In 2004, Sir George was shortlisted as one of the 50 most prominent figures in the wine industry by UK Wine International magazine and in 2005 he was named New Zealand’s Ernst & Young Entrepreneur of the Year.
It was in 2009 that Sir George received his greatest honour to date - a knighthood for his services to the New Zealand wine industry - the first ever to be acknowledged for services to the New Zealand wine industry. [Sponsored by The Ministry of Science and Innovation]
Science, Technology & Academia: Dame Anne Salmond
Distinguished Professor of Maori Studies and Anthropology Dame Anne Salmond has spent her life building bridges of understanding and knowledge between Maori and Pakeha, academia and the community.
She is the pre-eminent New Zealand figure in early contact studies and Pacific voyaging, and is a long-standing staff member of the University of Auckland.
Dame Anne has written widely on Maori society and the Pacific. Her books published here and with leading overseas publishers, have achieved the difficult feat of impressing academic readers and appealing to a wider public. As a result, they have enjoyed a wide circulation and have helped to bring the excitement of first-class academic research to general readers in New Zealand and overseas.
She has been widely honoured here and overseas including a Fulbright Scholarship, a Nuffield Commonwealth Travelling Scholarship and the seventh James Cook Fellowship.
In 1988 she received the CBE for services to literature and the Maori people and in 1990 she was made a Fellow of the Royal Society of New Zealand. In 1995 she was made a Dame Commander of the British Empire for Services to New Zealand History, in 2004 she received a Prime Minister's Award for Literary Achievement in Non-Fiction, and in 2007 she became an inaugural Fellow of the New Zealand Academy of the Humanities.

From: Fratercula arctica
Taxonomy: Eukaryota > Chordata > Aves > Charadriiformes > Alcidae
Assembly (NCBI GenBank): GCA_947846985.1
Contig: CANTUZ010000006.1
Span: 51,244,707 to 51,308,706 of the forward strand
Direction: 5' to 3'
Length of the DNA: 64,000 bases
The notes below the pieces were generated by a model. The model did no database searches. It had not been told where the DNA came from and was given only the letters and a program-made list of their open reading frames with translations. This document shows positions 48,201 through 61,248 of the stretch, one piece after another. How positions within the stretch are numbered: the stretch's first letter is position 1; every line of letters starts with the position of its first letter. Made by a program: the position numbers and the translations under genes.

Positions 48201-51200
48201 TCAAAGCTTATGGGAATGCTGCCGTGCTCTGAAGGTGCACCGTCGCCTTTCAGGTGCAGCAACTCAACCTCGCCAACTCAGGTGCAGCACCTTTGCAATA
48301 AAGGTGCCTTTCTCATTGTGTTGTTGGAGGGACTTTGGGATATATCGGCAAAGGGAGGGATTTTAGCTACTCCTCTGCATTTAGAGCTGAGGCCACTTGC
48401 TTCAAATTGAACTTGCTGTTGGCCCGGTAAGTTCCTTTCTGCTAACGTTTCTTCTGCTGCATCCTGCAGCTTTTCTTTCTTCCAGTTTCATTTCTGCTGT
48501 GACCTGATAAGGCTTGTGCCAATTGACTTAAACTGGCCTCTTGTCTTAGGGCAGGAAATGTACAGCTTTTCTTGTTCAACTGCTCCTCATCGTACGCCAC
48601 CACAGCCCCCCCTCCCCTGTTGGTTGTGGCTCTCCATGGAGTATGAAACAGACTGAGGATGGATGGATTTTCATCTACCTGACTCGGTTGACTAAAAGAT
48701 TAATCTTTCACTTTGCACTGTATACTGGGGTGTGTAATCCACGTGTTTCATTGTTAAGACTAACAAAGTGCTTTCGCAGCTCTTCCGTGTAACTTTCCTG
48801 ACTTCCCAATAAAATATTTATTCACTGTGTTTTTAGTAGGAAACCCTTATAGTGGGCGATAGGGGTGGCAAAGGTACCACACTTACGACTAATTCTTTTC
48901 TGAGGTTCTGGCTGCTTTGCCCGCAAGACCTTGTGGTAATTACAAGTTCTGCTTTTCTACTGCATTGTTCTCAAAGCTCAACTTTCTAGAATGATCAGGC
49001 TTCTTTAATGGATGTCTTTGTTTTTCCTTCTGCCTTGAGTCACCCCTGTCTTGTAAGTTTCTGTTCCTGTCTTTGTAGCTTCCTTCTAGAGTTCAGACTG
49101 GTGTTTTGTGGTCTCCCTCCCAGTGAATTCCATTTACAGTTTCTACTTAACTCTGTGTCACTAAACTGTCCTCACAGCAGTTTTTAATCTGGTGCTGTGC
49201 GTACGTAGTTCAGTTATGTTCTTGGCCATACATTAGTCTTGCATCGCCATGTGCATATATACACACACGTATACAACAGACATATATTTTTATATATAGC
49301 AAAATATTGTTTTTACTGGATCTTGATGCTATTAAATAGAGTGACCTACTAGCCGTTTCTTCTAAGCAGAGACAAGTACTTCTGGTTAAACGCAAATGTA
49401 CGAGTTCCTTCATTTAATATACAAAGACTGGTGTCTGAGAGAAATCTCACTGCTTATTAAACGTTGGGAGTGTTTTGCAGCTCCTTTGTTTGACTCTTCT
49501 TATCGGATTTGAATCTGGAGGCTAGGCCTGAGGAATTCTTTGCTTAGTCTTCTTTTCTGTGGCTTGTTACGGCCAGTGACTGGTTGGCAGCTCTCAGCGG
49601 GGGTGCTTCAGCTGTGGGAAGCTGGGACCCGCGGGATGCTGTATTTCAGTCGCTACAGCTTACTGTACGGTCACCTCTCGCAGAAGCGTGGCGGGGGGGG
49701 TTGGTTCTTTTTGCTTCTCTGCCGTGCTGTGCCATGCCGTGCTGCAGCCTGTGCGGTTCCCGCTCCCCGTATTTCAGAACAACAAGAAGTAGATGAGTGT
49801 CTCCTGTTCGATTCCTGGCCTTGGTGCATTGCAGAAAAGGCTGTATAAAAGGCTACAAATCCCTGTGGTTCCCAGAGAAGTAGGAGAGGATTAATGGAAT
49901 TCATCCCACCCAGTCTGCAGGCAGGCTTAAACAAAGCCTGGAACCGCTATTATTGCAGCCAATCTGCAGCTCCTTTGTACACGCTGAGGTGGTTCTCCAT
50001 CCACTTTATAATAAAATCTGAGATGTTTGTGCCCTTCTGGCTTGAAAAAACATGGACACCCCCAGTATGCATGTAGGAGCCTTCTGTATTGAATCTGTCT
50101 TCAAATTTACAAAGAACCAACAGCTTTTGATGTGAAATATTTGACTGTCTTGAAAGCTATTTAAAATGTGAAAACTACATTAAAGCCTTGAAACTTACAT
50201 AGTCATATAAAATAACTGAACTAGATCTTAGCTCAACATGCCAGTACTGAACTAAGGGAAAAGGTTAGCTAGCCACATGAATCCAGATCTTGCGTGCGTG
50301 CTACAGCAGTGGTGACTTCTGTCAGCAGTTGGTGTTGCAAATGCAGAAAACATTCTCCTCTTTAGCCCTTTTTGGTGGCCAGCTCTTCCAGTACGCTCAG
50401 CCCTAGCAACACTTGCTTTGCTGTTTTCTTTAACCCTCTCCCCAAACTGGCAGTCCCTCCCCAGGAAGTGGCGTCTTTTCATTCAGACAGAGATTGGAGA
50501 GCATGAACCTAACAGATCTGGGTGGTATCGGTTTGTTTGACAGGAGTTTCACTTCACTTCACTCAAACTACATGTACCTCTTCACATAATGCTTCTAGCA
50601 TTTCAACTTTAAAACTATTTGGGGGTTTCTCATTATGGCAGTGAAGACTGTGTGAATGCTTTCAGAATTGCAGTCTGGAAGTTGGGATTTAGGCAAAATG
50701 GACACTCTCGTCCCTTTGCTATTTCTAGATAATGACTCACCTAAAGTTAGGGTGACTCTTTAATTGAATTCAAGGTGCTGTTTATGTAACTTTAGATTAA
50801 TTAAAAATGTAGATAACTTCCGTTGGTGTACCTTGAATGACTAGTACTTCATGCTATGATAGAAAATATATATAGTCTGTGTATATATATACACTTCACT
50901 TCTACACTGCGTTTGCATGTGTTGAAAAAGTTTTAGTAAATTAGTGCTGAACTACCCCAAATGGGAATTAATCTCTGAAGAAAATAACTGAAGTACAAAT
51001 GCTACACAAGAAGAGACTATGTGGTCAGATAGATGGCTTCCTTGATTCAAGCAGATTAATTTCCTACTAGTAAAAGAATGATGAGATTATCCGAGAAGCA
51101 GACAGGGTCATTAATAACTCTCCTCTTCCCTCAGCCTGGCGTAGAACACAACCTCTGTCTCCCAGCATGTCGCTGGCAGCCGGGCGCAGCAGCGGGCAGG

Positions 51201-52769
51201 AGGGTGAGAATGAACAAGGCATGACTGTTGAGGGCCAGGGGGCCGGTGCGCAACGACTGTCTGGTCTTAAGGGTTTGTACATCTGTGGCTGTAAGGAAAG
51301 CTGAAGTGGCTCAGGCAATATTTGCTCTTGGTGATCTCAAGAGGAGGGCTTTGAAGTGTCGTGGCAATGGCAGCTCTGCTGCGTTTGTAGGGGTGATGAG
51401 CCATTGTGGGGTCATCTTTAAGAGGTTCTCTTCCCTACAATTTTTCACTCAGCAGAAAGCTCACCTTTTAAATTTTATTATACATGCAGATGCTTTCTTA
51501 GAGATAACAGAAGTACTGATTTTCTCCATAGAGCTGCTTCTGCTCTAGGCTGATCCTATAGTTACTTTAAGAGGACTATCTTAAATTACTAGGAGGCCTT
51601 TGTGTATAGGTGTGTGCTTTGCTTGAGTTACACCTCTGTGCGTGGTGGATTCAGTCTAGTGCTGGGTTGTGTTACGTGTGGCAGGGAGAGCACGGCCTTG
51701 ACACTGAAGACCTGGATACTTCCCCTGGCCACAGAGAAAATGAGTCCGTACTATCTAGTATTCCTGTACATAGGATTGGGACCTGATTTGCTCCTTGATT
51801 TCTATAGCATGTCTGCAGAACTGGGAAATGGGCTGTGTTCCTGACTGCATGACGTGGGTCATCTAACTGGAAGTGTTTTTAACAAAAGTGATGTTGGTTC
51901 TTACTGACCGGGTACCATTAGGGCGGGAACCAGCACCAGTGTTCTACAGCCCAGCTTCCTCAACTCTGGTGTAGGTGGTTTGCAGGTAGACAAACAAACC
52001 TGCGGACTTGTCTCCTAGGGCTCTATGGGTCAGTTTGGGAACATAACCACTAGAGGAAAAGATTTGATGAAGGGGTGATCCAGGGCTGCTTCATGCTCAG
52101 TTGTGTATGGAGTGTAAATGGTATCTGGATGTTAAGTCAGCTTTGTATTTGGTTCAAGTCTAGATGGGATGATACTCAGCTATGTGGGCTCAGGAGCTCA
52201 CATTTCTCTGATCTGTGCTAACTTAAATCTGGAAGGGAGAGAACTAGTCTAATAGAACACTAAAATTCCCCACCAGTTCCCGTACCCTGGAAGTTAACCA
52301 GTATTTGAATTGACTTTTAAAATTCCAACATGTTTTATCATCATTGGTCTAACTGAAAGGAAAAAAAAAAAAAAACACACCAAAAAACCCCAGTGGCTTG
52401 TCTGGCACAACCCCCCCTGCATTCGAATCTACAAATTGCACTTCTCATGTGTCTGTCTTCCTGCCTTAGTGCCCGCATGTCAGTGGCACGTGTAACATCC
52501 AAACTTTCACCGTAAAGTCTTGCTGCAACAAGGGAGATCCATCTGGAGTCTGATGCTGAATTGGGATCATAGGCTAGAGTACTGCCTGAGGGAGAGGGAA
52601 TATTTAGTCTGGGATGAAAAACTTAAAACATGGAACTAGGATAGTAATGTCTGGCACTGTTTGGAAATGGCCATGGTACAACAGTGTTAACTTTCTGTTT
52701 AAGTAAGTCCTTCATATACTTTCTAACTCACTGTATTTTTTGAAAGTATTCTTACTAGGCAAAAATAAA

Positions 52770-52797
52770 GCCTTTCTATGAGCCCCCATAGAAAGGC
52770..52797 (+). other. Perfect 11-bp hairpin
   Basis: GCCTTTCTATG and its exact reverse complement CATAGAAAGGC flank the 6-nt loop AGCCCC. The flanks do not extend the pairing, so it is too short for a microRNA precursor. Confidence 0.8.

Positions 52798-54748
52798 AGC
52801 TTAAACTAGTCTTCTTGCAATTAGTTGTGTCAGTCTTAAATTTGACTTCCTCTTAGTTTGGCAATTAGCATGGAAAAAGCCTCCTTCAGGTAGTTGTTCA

Dame Anne is one of just 307 fellows worldwide of the British Academy and has also been elected a foreign associate in the American National Academy of Sciences (NAS) for excellence in scientific research. She is the only New Zealander known to have received both awards.
Dame Anne has worked actively in the community as Chair of the New Zealand Historic Places Trust and on the boards of the Foundation for Science, Research and Technology, the Museum of New Zealand and Archives New Zealand. She served as the Pro Vice Chancellor (Equal Opportunities) at the University of Auckland, acting as the sponsor for the Starpath project, which aims to enhance educational achievement for low income students. She also has a passion for conservation, establishing the Longbush Ecosanctuary in Gisborne with her husband Jeremy. [Sponsored by The Royal Society of New Zealand]
Investment & Business: Dame Judith Mayhew Jonas
Lawyer and powerbroker Dame Judith Mayhew Jonas is a significant force in the upper echelons of the British establishment
She is one of London’s most influential operators on governmental, cultural and educational fronts and has held an array of chairmanships and directorships.